I had encountered the Bahá’í Faith
during the previous year, and in the summer of 1973, it crystallised for me into the answer to so many of the questions I'd had about religion. My vision of the future of our world was drawn out of my deep conviction that the teachings I had espoused would be accepted widely by all people who thought about such things. It holds the promise of a world that is united in this way.
Back in that golden autumn of 1973, the year 2000 seemed such a long way off. SUCH a long way, it would surely be enough time for the world to come to its senses, and stop hurtling along towards destruction; to halt all wars and to begin to recognise the common humanity of all peoples. Now, I see what a short span of time that is, and still, still, I believe now, more than ever that the time is close when the tipping point is reached, the turning point. I see it in the enthusiasm of millions of people for books and programs like Eckhart Tolle's "A New Earth
". There is an urge towards unity. We are like a body divided against itself, and the time to acknowledge that we ARE one body will soon be upon us. Indeed, it is upon us now.
When I handed in my essay, I did it with a heart filled with delight that I'd had a chance to declare my faith in humankind, to lay out my hope-filled cards, and to say that "For all its sham and drudgery, it is still a beautiful world" (Desiderata). I was delighted to have been able to articulate my faith, to declare it, to offer it to Sr. Maura, not just as an essay for correction, but as a gift.
Her response came in red pencil. I have forgotten what the grade was. But the comment has remained engraved in my consciousness. When I visualise my inner critic, when I imagine the wet blanket that doused my enthusiasms in the worst way - there is Sr Maura, she of the red pen, and the caustic comment:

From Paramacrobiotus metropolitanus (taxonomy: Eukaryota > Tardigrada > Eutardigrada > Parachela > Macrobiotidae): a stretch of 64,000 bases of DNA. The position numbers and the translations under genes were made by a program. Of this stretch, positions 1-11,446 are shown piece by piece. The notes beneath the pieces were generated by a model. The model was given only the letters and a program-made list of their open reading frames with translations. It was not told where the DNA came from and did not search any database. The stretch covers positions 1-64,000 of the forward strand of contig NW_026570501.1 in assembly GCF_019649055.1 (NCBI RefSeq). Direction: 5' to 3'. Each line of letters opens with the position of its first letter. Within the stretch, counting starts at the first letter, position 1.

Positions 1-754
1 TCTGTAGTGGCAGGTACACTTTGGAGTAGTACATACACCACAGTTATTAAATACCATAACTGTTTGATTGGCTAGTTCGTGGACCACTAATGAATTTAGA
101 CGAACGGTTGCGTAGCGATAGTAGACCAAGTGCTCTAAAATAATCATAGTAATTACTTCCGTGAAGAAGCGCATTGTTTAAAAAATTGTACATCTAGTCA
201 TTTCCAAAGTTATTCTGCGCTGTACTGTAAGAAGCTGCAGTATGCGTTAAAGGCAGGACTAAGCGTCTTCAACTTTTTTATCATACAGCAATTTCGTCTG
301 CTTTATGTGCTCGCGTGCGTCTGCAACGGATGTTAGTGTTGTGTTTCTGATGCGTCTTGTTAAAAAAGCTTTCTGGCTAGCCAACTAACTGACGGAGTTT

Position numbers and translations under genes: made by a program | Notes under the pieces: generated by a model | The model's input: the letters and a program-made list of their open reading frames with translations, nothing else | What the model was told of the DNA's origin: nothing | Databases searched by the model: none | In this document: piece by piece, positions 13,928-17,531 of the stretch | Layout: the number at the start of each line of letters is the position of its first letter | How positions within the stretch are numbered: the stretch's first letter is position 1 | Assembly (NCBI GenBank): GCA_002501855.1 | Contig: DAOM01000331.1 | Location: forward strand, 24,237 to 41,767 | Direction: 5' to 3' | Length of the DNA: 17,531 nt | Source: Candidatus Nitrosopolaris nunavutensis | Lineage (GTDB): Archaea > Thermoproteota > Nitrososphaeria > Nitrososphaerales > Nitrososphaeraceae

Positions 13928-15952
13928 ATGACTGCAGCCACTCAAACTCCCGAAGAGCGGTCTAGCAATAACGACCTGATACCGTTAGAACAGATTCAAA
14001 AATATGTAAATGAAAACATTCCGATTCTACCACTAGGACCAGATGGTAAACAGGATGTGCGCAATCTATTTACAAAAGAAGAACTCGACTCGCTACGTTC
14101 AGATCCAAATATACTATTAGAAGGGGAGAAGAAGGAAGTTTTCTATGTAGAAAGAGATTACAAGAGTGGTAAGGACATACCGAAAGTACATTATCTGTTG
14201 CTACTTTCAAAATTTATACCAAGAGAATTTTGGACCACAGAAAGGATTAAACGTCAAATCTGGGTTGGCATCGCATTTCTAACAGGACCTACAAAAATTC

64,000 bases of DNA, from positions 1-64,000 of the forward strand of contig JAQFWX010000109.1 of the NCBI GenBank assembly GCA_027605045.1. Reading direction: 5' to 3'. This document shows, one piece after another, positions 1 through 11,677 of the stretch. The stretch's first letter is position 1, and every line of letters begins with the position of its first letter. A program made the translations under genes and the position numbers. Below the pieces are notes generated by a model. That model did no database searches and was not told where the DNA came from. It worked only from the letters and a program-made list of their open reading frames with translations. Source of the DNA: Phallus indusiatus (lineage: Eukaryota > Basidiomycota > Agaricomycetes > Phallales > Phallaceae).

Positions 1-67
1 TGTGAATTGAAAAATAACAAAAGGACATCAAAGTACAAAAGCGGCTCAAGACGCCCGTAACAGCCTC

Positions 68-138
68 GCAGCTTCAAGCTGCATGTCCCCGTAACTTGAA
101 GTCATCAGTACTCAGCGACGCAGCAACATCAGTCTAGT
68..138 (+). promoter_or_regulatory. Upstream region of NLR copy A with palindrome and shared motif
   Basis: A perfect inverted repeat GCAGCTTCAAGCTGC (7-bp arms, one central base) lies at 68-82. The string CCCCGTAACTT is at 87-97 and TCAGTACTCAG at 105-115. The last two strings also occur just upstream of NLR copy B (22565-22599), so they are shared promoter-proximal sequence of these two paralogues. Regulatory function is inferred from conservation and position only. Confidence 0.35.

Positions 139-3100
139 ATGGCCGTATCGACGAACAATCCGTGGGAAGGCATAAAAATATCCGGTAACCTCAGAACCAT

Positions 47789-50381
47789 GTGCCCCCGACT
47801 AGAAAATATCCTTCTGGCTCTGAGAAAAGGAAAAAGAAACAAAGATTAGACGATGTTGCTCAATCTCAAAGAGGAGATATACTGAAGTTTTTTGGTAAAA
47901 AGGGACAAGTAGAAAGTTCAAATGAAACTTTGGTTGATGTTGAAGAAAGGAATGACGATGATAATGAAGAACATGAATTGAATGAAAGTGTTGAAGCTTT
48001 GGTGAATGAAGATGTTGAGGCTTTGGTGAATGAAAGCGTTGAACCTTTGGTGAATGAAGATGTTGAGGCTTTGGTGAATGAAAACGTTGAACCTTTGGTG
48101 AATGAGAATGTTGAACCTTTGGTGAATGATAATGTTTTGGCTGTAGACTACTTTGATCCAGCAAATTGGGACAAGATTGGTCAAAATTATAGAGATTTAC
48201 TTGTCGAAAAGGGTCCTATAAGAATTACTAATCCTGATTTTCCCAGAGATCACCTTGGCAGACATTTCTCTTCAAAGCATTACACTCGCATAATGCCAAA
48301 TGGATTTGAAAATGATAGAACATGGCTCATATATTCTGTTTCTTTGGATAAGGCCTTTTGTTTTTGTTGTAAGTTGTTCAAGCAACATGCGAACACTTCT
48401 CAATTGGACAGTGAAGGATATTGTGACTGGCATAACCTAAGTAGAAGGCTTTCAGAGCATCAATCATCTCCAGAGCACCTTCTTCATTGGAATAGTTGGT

....." Interesting, but it's hardly realistic, is it
No? Well, my dear Sister Maura, my unrealistic idealism has held. I still believe this is a beautiful world, that people have an instinct towards good, and that sooner or later, humankind will be united; that wars will be a thing of the past. Whatever ideals brought Sister Maura to the religious life did not last. She left the convent. I have no idea how her life has been. Hopefully it's been good. Hopefully, she found it possible somewhere in her life to consider what might not be realistic, but that still, with enough hope, with enough positive energy, with enough faith, might still come true.
For many years, I felt bitter anger towards her for her crushing remark. During the remainder of my time in that school, I handed in meticulously researched, carefully crafted essays on practical topics that called for no imagination, no creativity, no wondering what might happen. That was what she took from me. But I have reclaimed it - my right to wonder, my right to imagine, my right to say what I think, what I hope; my right to say that I think - despite all the many problems and ills that beset it right now - that this planet has a glorious future.
If you'd like to read other Sunday Scribblings on the Future of the Planet, Click HERE
I've finally done something to mark National Poetry Month. If you'd like to read, Click HERE
Labels: Bahá’í, Earth, school, Sunday Scribbling.